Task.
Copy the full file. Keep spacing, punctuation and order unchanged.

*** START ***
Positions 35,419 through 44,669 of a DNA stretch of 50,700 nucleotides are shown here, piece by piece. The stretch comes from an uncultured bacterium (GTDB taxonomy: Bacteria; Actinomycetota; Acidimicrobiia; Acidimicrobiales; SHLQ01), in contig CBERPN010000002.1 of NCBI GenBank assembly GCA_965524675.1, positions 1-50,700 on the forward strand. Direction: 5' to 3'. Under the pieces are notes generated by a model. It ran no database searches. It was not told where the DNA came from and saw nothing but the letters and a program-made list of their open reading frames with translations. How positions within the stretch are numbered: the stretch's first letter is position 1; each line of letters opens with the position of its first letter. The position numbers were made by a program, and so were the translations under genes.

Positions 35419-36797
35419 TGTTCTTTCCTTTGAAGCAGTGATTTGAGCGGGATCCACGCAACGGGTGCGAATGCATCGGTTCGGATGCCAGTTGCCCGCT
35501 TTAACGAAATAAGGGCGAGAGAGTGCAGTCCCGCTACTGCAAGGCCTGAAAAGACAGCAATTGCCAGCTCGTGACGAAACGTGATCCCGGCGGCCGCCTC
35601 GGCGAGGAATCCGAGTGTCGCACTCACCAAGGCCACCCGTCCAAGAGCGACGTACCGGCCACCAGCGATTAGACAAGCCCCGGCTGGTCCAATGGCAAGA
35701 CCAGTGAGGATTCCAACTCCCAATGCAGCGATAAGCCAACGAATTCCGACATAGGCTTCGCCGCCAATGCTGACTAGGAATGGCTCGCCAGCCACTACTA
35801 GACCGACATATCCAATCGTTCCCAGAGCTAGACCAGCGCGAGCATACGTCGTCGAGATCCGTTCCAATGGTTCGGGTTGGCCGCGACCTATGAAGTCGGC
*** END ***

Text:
Positions 35,419 through 44,669 of a DNA stretch of 50,700 nucleotides are shown here, piece by piece. The stretch comes from an uncultured bacterium (GTDB taxonomy: Bacteria; Actinomycetota; Acidimicrobiia; Acidimicrobiales; SHLQ01), in contig CBERPN010000002.1 of NCBI GenBank assembly GCA_965524675.1, positions 1-50,700 on the forward strand. Direction: 5' to 3'. Under the pieces are notes generated by a model. It ran no database searches. It was not told where the DNA came from and saw nothing but the letters and a program-made list of their open reading frames with translations. How positions within the stretch are numbered: the stretch's first letter is position 1; each line of letters opens with the position of its first letter. The position numbers were made by a program, and so were the translations under genes.

Positions 35419-36797
35419 TGTTCTTTCCTTTGAAGCAGTGATTTGAGCGGGATCCACGCAACGGGTGCGAATGCATCGGTTCGGATGCCAGTTGCCCGCT
35501 TTAACGAAATAAGGGCGAGAGAGTGCAGTCCCGCTACTGCAAGGCCTGAAAAGACAGCAATTGCCAGCTCGTGACGAAACGTGATCCCGGCGGCCGCCTC
35601 GGCGAGGAATCCGAGTGTCGCACTCACCAAGGCCACCCGTCCAAGAGCGACGTACCGGCCACCAGCGATTAGACAAGCCCCGGCTGGTCCAATGGCAAGA
35701 CCAGTGAGGATTCCAACTCCCAATGCAGCGATAAGCCAACGAATTCCGACATAGGCTTCGCCGCCAATGCTGACTAGGAATGGCTCGCCAGCCACTACTA
35801 GACCGACATATCCAATCGTTCCCAGAGCTAGACCAGCGCGAGCATACGTCGTCGAGATCCGTTCCAATGGTTCGGGTTGGCCGCGACCTATGAAGTCGGC